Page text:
God has consistently done His part and, with His help, we do ours to the best of our ability.Mr. Tam has placed 100% of the ownership ofUnited States Plastic Corp.into a foundation whose purpose is to establish churches in third world countries.The dividends paid by the company go to share the Good News of the life changing experience possible for anyone.
We believe in the possibility of a person linking his/her life to God, and we believe that Gods Word can produce a spiritual new birth for anyone who seeks Him and follows His plan."
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responding to http://www.homeownershub.com/cleaning/Source-for-55-gallon-plastic-drum-5145-.htm Jasprt2 wrote: Uh, "haul" ...like in a truck? There are regs against that (DOT) in the U.S. which is why you can't find any ready made poly transition tanks. I think 5gals is the max for poly fuel containers (in the US) If you have the space on your property you might consider a large metal storage tank (100 to 1000 gallons) and fuel companies deliver to you, so the transport is not an issue. Sometimes cheaper as well.
James wrote:

-------------------------------------
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On 9/7/2011 10:08 PM, Jasprt2 wrote:

http://www.homeownershub.com/cleaning/Source-for-55-gallon-plastic-drum-5145-.htm
The best solution is to go to a place such as TSC and get a proper transfer tank, and a pump to go with it. A poly tank is not an viable option (as Jasprt2 says.)
Realize that even 55 gallons will be heavy, and difficult to move. Kerosene weighs almost 7 pounds per gallon, so a 55 gallon tank would hold about 385 pounds of fuel, plus the weight of the container. You want to handle almost 400 pounds of flammable substance in a plastic container? (I don't think so!) The weight difference between plastic and steel is not that great considering the weight of the fuel inside.
TSC, Northern Tool, and a few other companies are your friend here.
--
I'm never going to grow up.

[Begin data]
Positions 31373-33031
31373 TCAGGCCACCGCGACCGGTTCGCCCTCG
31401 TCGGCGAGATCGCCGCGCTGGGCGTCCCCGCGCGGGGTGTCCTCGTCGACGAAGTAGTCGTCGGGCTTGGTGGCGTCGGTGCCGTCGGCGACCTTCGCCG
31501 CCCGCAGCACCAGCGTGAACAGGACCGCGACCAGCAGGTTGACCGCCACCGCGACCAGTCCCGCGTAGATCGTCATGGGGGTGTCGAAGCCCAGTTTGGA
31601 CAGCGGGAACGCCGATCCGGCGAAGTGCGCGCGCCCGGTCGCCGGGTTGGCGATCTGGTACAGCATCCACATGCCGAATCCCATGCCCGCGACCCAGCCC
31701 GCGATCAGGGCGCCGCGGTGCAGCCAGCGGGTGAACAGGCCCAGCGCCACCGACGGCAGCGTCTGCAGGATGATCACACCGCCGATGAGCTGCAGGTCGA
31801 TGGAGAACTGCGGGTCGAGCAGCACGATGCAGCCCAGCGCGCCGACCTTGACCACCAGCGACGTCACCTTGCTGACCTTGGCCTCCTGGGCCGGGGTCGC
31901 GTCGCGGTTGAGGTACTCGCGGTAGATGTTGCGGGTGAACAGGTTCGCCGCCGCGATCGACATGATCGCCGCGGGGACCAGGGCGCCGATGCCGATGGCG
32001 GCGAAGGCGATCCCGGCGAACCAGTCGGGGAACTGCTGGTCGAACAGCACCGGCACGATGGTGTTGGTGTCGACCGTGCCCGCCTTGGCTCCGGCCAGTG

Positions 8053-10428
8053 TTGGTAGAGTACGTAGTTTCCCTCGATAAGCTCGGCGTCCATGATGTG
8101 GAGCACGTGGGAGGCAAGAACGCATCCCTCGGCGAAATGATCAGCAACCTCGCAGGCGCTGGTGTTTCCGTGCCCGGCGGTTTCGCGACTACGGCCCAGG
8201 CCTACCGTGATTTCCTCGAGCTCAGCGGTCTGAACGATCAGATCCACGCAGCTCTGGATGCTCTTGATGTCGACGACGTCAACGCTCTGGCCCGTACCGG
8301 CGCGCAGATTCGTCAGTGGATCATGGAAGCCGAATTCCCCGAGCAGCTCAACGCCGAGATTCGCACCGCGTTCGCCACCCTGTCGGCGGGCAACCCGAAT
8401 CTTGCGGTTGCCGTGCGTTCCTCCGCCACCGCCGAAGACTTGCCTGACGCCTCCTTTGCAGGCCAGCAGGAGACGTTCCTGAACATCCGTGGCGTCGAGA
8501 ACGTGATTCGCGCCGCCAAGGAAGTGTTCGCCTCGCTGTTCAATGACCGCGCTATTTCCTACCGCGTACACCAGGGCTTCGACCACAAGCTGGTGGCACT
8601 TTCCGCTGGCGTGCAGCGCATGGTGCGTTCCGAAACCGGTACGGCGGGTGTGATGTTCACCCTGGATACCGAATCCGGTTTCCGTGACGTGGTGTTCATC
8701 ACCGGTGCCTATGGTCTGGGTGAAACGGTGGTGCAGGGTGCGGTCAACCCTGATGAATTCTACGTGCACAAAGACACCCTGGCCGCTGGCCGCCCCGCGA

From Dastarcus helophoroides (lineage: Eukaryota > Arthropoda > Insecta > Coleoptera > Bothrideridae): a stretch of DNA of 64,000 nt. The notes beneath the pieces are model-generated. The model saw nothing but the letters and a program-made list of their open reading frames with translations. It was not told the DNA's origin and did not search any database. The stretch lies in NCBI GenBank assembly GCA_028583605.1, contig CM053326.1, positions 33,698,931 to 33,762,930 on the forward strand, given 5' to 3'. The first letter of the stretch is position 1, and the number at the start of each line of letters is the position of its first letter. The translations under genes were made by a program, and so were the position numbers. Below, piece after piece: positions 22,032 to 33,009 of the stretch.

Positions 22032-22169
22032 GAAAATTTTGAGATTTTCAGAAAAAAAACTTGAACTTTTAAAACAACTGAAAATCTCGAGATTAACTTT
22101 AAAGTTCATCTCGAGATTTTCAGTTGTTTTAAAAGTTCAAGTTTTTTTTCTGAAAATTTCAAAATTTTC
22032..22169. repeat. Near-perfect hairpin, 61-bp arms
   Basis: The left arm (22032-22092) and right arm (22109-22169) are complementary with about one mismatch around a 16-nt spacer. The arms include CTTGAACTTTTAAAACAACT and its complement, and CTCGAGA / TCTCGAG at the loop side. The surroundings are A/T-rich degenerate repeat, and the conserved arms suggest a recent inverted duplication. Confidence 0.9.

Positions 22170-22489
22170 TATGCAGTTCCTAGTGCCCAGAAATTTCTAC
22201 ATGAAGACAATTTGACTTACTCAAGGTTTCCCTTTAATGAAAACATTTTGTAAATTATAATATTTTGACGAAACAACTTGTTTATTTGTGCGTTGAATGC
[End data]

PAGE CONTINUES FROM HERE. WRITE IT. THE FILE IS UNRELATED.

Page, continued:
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Jasprt2 wrote the following:

http://www.homeownershub.com/cleaning/Source-for-55-gallon-plastic-drum-5145-.htm Original date of message March 7, 2009.

--

Bill
In Hamptonburgh, NY
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James, while the other replies have merit and should be considered, I have used two plastic 55 gal. drums for hauling K1 oil for several years now. I haul them on a small 4 x 6 trailer, and use a small 12volt pump designed to handle fuels, which runs off my car battery, using extended jumper cables. If you care to send me your email offline, I can send you some pictures !!
The best place to get these 55 gal containers is at restaurants. All kinds of liquids are shipped in them, things like orange juice concentrate, other juices, etc. Call (or better yet, visit) some restaurants, and if you find a friendly owner or manager, you might pick up several for free.
By all means, do take care, and follow all safety norms and laws.
James snipped-for-privacy@jamesnipper.com
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wrote:

illegal. Storing it in non-approved containers is unwize at best. Approved portable Gasoline containers MUST be red. Approved portable Kerosene containers are generally Yellow or orange.
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On 9/9/2011 10:14 PM, snipped-for-privacy@snyder.on.ca wrote:

Gasoline - red Gasoline - green (typically Europe) Diesel - yellow Kerosene - blue water - tan or gray
kerosene is never yellow or orange that I know of.
--
I'm never going to grow up.